Send the link below via email or IMCopy
Present to your audienceStart remote presentation
- Invited audience members will follow you as you navigate and present
- People invited to a presentation do not need a Prezi account
- This link expires 10 minutes after you close the presentation
- A maximum of 30 users can follow your presentation
- Learn more about this feature in our knowledge base article
Do you really want to delete this prezi?
Neither you, nor the coeditors you shared it with will be able to recover it again.
Make your likes visible on Facebook?
Connect your Facebook account to Prezi and let your likes appear on your timeline.
You can change this under Settings & Account at any time.
Transcript of Economics
What is Economics?????
Economics is the study of how people try to satisfy unlimited and competing wants with the use of limited resources.
It is a social science because it studies human behavior.
It analyzes things like incentives, choice, costs, speculations, and production.
The Chief Economic Problem......
Scarcity is the chief Economic Problem.
What to Produce?
Who to Produce it For?
How to Produce it?
What goes into making us happy?
Wants vs. Needs
Wants are definitely more valuable than needs.
Needs describe the basics: What do you need to survive? Food, clothing, shelter.
Wants define what is produced because we express our needs through wants.
Land- All property, factories, and places used to produce a particular good or service.
Labor - the workforce used to produce things.
Entrepreneurs- They manage business and capital to make things happen.
Capital- Money and Machinery used to produce goods and services
Factors of Production
Consumer Goods Capital Goods
Consumer Goods are bought and sold in the market .
are used to make other goods
Wealth, Value, and Utility.....
Wealth is the accumulation of all tangible goods (not services) that are bought and sold in a country.
Value places a number on something. Creates worth. Paradox of Value is where something has little value, but is a need.
Utility is the usefulness of a good/service.
Wants are far more valuable than needs!
Tell me why the paradox of value exists with the product above.
Economists think that a product has to be scarce for it to have value.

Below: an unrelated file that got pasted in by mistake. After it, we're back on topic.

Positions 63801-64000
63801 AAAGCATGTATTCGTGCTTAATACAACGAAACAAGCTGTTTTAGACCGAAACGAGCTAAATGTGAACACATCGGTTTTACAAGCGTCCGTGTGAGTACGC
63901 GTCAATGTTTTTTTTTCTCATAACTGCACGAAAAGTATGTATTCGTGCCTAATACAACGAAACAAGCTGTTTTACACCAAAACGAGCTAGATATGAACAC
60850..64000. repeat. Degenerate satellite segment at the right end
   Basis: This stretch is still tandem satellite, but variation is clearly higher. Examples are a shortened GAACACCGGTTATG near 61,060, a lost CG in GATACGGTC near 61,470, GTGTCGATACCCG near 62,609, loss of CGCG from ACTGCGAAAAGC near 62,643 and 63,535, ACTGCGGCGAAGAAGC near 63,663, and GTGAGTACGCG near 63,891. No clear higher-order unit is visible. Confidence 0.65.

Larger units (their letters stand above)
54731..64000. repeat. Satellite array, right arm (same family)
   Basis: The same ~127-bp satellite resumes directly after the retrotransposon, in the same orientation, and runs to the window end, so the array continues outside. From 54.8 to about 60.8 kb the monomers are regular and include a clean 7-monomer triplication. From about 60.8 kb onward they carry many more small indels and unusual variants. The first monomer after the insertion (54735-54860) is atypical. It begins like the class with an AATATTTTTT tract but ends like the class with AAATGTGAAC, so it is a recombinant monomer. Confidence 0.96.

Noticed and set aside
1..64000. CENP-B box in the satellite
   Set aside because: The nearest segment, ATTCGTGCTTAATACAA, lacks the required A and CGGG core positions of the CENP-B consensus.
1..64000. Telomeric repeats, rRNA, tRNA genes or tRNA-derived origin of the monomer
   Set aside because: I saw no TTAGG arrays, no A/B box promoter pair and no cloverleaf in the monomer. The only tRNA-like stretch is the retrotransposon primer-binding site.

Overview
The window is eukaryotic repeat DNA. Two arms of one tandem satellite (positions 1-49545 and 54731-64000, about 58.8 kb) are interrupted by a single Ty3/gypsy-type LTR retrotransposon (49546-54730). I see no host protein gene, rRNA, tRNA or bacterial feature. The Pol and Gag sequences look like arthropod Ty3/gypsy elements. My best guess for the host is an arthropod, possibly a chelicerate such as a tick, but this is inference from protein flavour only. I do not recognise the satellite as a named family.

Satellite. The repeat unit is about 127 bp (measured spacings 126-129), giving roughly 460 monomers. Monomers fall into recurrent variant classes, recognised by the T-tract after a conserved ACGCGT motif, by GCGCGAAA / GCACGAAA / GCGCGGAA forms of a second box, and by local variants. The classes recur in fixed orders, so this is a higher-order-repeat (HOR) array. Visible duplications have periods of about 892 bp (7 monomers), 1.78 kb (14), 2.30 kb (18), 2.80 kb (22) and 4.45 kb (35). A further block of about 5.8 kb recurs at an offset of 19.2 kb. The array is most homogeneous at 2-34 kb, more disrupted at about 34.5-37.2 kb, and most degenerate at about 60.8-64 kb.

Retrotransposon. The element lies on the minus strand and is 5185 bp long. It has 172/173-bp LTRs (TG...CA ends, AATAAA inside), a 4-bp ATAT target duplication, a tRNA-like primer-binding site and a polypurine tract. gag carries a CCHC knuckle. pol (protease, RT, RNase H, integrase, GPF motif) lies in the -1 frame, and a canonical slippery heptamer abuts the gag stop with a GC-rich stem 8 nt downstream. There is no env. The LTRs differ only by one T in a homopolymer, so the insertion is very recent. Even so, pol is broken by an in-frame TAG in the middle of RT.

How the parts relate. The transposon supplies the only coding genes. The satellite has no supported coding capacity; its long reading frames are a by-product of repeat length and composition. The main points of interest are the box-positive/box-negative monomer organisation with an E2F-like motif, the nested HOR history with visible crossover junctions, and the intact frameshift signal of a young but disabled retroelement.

Supply vs. Demand play a huge part in the value of a good/service.
How do we become better decision makers?
Economics make us better decision makers because it is designed around rational choices.
Costs vs. Benefits (activity)
Businesses use PPFs to determine what to make to help with economic growth and success.
This company is very limited in what it can do.
It will only be able to produce what is inside of the Red Frontier line.
Guns and Butter..
Points A-C are possible
If the company decides to make more of one product than the other, then it has to sacrifice something to do it.
This is a Opportunity Cost.
To reach the unattainable, Companies have to grow.
Point D was impossible to reach, but this company grew and raised it capabilities to do so.
What is an Economy/Economic System?
It is an organized way of providing for the wants and needs of a consumer.
It is the collection of how we solve the chief economic problem.
There are 3 major types of Economic Systems out there.
Scarcity is Ritual........
Everyone knows their roles.
3 questions are answered based on necessity.
Not complex at all.
Not very modern.
One size fits One???
One central decision maker
Changes in quick amount of time.
Low consumer satisfaction
Large amount of freedom given away to government.
Adapts and adjusts to change
High degree of freedom
Variety of goods and services
Low govt. interference
Consumers don't value services
Doesn't meet needs of every consumer.
Three Types of Economies
efficiency-resources moved to well informed individuals, then profit and success is made.
Leads to Great Wealth
Doesn't meet everyone's needs.
Ignores the production of public goods (roads, public schools, national defense)
Private goods can be withheld to those who can't pay (fend for yourself attitudes)
Produces only for those who have demand for things.
Rich get richer at expense of the poor.
Redistribution of the Wealth
The question of "for whom" is answered because those less fortunate are able to benefit from the success of others.
Less efficient than capitalism.
Costs of production go up drastically due to excessive employment.
Labor mobility is slowed down because of the amount of government provided services. (entitlements)
Higher taxes to fund government services.
Takes away the incentive to work hard.
What I say goes.......
Property is collectively owned.
Adapts quickly to change.
Resources are strictly controlled.
Individual risk taking prohibited.
No Individual freedom.
Lacks effective incentives to work hard.
Fails to meet the needs of all consumers.